Bengal's IT dilemma: To unionise or not to unionise
Wednesday, 25 October 2006, 07:00 Hrs
Kolkata: The reformist West Bengal government disposes. But CITU, the trade union arm of the country's biggest communist party that rules the state, proposes anew. Outcome: hunt for a synthesis formula on trade unionism in the burgeoning IT sector.
The nascent West Bengal IT Services Association (WBISA) has not only rung an alarm bell in the city's IT hub, Sector V, but it has also raised furrows on the forehead of the Buddhadeb Bhattacharaya government that had promised to keep the 24X7 industry out of the clutches of militant trade unionism.
But the synthesis formula suggested by the Communist Party of India-Marxist (CPI-M) borders on the bizarre. It suggested that the Centre for Trade Unions (CITU) take the other states into its fold so that the IT industry in Bengal alone does not suffer or witness flight of capital.
"Bengal should not suffer. If the association is limited to the state, it can trigger a flight of capital. So, the employees' body should gain a foothold in IT and ITES sectors in other states as well to give Bengal a level-playing ground," Benoy Konar, a senior member of the CPM state secretariat and a central committee member, told reporters.
But CITU state president Shymal Chakraborty said the union does not have much presence in other IT hubs beyond Bengal. "Our move is confined to Bengal. I have no idea whether CITU has made an effort to organise IT workers at the central level or at other centres. CITU hardly has a presence there," said Chakraborty.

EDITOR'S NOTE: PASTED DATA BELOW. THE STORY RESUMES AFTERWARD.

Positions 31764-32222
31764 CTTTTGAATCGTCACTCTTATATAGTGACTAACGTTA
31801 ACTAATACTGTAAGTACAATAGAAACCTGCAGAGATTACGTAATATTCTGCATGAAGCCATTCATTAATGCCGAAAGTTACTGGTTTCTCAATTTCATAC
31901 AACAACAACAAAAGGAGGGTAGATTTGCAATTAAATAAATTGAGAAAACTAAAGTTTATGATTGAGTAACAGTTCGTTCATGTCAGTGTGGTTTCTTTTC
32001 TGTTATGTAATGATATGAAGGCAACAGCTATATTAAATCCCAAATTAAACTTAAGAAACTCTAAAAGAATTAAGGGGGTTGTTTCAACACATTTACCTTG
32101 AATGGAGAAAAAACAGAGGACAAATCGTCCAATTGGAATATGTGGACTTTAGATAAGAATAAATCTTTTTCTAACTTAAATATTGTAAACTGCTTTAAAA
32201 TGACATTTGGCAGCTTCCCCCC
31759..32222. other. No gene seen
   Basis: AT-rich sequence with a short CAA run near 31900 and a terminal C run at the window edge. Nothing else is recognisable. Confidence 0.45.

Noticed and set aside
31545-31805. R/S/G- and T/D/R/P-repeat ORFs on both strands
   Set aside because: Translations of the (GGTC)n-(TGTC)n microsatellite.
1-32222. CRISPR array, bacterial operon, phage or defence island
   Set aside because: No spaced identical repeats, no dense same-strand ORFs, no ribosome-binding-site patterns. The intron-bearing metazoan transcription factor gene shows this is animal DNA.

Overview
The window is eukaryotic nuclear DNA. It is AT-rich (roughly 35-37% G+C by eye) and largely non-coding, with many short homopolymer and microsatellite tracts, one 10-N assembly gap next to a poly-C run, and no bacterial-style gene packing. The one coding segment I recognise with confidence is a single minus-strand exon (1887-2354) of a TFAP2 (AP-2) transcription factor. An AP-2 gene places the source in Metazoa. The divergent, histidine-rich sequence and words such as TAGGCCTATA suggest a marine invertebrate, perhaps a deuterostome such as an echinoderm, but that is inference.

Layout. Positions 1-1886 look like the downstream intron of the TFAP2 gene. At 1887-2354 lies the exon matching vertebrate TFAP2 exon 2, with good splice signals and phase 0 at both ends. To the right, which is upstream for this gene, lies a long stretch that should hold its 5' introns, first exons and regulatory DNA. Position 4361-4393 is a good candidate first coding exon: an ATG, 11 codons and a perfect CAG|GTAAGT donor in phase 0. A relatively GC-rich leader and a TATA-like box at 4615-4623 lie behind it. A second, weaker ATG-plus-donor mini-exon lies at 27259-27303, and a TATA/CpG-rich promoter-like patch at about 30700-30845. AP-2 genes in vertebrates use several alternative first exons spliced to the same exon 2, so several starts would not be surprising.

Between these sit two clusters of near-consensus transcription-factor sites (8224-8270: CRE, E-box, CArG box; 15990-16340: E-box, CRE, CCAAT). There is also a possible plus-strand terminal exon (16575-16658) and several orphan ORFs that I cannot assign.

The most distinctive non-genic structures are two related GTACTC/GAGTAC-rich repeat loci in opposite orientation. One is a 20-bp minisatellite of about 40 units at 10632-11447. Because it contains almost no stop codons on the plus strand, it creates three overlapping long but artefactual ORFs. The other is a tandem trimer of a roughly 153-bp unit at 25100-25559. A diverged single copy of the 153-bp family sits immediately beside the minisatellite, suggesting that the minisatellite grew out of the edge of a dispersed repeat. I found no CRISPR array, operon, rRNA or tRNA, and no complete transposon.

"If the IT companies treat their employees properly, then there is no reason for them to be apprehensive," Chakraborty felt. "Nobody would run away from Bengal. Formation of a union does not mean strike in the industry."
"Webel, WTL and some employees from IBM, CTS and Globsyn will join us. We are trying to rope in employees from Wipro, PricewaterhouseCoopers and other companies in Sector V and Rajarhat," Somnath Bhattacharya, CITU leader and secretary of WBISA, was quoted as saying in a local daily.
WBISA, formed by CITU, is supposedly the first such body for the employees of the IT and ITES industry.
The association will be unveiled in Sector V on Nov 17 with a rally. The Dec 14 general strike called by trade unions against the "anti-labour" policies of the United Progressive Alliance (UPA) government at the centre would be a test for the fledgling union's strength.
Buddhadeb Bhattacharaya's stand on the issue is well-known. He does not want any hurdle in the smooth functioning of the IT sector and takes strong exception to any coercion on the part of any political party in preventing the employees of the sector from attending office.
Though Bhattacharya has not spoken out yet, state IT minister Debesh Das said the government would maintain a "neutral" stand.
"Employees have a right to form a union but nobody should coerce them," he said.
The IT companies are cautious in their reaction so far. "Let us watch how it shapes up," said a representative of a top IT company in Sector V.
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